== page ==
October 23, 2015
4 min read
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Developing a dry eye clinic, part 1: If you build it, they will come

A three-part series explores the idea of developing a dry eye service in your practice.

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In just a short couple of weeks, we will convene en masse in Las Vegas for our annual shindig, the American Academy of Ophthalmology annual meeting. As usual, we will be buying stuff and selling ourselves, and the hot topic is going to be dry eye. Seriously, hotter than femtosecond laser-assisted cataract surgery! Even more than that, being a dry eye doc is going be cool; who doesn’t want to be cool?

Admit it: You would like to be cool.

No worries, mate. That’s why I am here. There is plenty of room in the dry eye space for you, and I am happy to show you the ropes. Things are pretty interesting right now with lots of research taking place and a boatload of resources being put in play to help us treat all types of dry eye. Not only that, but it turns out that there are literally millions of patients out there who have symptomatic dry eye and could use your help. This column will begin a three-part series on developing a dry eye service in your practice. I will start out with basic concepts and then move on to the most advanced protocols presently available. You can then choose your most comfortable level of engagement in this clinical space.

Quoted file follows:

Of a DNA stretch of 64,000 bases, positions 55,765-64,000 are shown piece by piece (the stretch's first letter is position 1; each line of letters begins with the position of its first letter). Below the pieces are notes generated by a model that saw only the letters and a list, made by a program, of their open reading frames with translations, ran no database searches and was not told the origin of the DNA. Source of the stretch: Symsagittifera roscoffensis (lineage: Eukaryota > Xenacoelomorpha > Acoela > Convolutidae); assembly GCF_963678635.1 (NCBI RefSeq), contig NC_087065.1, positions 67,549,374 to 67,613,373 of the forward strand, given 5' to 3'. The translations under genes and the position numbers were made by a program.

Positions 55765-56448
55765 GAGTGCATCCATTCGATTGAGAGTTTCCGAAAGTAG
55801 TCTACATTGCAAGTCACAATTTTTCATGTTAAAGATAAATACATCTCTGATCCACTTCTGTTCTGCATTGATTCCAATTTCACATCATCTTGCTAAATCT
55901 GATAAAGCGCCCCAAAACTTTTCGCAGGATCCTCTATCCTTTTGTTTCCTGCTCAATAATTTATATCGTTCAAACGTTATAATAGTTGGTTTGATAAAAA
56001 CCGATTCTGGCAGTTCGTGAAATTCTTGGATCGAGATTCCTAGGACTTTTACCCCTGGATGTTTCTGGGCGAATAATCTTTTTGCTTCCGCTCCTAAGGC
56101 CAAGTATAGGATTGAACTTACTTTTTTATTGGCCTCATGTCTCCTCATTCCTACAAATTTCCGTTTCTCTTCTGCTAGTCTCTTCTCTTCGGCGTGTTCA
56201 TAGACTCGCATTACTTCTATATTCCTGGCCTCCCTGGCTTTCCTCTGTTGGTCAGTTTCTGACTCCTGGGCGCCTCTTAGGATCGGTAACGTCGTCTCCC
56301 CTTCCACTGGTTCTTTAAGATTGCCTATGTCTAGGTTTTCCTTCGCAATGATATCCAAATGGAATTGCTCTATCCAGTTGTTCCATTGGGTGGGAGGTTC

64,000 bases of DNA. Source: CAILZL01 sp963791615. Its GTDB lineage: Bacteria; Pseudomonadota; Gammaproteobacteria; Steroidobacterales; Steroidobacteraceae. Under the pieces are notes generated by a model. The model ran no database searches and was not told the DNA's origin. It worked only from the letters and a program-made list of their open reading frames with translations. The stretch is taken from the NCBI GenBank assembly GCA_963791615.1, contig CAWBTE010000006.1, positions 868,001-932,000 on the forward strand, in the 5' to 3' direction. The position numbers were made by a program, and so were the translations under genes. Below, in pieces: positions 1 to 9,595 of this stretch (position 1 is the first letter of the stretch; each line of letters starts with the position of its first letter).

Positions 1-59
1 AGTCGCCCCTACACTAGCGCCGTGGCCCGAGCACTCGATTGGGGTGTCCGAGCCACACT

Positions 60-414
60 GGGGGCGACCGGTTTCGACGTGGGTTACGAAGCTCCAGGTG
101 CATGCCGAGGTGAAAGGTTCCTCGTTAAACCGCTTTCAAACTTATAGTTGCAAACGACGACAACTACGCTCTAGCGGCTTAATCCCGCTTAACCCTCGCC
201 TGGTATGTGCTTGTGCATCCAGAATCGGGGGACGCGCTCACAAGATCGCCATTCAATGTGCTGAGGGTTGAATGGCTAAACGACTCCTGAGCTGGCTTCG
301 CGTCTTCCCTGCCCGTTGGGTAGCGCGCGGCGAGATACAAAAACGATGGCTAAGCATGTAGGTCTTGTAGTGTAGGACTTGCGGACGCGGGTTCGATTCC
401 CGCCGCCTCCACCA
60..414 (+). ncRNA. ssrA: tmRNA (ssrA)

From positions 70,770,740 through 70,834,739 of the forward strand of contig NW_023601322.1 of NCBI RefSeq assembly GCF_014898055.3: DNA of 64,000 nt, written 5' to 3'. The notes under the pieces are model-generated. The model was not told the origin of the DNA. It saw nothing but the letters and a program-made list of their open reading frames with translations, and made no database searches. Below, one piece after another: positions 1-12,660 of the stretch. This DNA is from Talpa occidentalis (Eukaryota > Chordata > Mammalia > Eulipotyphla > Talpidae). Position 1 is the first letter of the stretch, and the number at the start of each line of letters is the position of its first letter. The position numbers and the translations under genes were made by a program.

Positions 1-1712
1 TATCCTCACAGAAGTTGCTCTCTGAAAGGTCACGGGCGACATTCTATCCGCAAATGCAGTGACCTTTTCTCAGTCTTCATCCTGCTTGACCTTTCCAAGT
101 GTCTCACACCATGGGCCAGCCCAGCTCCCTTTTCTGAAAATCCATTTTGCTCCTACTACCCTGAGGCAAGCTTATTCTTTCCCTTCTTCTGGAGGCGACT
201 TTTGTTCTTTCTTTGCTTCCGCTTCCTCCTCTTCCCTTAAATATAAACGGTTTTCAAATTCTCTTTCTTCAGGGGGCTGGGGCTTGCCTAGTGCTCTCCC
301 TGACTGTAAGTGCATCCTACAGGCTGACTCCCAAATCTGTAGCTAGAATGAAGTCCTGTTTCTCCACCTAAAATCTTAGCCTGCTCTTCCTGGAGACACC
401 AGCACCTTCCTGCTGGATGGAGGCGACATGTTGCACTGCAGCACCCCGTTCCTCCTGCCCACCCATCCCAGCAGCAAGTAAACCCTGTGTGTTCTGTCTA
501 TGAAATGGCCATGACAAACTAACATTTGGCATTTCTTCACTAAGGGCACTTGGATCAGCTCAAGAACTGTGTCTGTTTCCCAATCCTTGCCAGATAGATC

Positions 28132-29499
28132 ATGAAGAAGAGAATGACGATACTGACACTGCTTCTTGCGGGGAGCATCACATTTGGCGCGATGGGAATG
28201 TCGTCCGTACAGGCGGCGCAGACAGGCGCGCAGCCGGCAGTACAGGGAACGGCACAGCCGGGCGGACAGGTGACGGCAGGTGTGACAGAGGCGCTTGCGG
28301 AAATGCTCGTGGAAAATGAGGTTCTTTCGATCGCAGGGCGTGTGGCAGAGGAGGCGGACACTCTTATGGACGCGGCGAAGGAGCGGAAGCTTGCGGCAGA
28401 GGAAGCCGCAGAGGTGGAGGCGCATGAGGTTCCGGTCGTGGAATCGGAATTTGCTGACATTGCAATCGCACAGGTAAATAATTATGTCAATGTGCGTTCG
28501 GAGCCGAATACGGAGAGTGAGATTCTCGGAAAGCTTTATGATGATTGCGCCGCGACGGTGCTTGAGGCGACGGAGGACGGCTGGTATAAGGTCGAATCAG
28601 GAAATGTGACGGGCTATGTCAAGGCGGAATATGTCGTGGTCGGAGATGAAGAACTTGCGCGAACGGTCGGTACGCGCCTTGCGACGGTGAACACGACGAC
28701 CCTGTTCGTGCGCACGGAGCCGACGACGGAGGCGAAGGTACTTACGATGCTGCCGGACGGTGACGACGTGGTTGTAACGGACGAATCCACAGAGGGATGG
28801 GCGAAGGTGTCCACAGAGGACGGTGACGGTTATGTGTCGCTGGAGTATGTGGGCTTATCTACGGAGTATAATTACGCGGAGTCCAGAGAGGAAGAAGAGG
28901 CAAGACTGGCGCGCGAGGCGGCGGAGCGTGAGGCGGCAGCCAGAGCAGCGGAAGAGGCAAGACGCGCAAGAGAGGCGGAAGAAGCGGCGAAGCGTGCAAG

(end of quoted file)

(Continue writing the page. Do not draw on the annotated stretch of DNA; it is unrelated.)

Are you ready for a dry eye practice?

Like anything else in medicine, the prospect of new business is the wrong reason to consider adding any kind of clinical service. The first thing to consider is whether or not you find the area of dry eye interesting and if you truly want to treat both dry eye and dry eye patients. This may actually be the most important step in building a dry eye practice. I have noted before in my trip to the Hundred Acre Wood that uncomfortable dry eye patients can be difficult to care for. Dry eye symptoms are frustrating, and many of your patients will insist on sharing them with you in excruciating detail at every visit. Take a deep, honest look in the mirror and ask if you are comfortable with this being a part of your clinic experience. If you build it, they will come.